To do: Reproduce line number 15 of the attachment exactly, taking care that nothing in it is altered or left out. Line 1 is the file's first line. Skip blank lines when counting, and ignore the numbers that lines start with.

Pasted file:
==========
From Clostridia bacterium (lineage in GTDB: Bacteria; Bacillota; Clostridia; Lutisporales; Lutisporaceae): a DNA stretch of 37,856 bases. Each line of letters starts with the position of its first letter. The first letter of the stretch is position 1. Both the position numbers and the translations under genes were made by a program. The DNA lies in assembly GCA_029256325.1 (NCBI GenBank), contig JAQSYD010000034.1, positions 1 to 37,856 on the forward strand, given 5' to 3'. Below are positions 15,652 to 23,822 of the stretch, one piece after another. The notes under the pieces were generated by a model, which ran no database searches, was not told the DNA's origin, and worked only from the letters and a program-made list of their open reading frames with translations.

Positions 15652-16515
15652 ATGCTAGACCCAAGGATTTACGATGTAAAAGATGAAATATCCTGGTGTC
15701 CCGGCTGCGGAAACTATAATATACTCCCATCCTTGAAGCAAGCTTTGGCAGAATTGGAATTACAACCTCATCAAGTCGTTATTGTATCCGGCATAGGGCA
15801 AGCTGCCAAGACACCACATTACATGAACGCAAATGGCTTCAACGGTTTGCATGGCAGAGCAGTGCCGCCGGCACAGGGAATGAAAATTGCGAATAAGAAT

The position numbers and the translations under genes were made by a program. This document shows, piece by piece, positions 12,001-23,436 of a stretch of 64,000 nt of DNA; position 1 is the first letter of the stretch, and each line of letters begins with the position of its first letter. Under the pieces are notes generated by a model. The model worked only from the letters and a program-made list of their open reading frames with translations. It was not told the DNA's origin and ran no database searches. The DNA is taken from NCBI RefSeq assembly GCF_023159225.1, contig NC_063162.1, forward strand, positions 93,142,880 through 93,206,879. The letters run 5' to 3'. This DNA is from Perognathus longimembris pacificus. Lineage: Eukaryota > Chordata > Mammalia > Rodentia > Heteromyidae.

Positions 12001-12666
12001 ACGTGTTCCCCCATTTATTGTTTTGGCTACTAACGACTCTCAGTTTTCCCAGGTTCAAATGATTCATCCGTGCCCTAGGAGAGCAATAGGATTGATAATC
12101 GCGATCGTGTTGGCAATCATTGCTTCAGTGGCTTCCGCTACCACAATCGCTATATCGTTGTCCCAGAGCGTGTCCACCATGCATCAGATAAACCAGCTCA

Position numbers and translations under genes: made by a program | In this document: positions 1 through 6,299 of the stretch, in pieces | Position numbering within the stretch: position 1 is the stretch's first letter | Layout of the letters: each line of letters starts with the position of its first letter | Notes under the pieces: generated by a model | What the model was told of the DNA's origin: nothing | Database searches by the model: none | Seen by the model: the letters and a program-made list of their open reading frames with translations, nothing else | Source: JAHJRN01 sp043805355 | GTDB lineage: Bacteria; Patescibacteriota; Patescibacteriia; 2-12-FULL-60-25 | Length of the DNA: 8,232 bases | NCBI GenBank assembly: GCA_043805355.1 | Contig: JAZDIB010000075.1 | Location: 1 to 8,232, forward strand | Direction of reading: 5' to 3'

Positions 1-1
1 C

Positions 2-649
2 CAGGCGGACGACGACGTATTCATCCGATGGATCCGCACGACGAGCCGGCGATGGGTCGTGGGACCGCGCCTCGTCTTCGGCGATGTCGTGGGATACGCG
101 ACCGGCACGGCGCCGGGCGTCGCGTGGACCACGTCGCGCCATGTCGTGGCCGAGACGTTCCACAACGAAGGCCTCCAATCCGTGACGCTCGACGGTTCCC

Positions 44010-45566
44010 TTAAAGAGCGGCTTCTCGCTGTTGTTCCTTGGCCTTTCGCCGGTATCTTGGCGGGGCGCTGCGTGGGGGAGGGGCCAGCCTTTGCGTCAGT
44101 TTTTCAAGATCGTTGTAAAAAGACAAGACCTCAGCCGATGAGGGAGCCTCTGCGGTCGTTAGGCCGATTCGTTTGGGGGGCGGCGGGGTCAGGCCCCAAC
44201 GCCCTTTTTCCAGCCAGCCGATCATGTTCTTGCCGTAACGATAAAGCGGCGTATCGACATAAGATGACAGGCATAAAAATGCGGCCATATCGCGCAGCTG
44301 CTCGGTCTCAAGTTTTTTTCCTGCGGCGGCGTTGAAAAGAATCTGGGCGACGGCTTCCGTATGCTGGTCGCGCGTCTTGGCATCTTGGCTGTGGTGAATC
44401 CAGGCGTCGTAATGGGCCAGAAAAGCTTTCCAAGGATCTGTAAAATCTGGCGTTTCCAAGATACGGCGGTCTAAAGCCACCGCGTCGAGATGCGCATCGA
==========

101 ACCGGCACGGCGCCGGGCGTCGCGTGGACCACGTCGCGCCATGTCGTGGCCGAGACGTTCCACAACGAAGGCCTCCAATCCGTGACGCTCGACGGTTCCC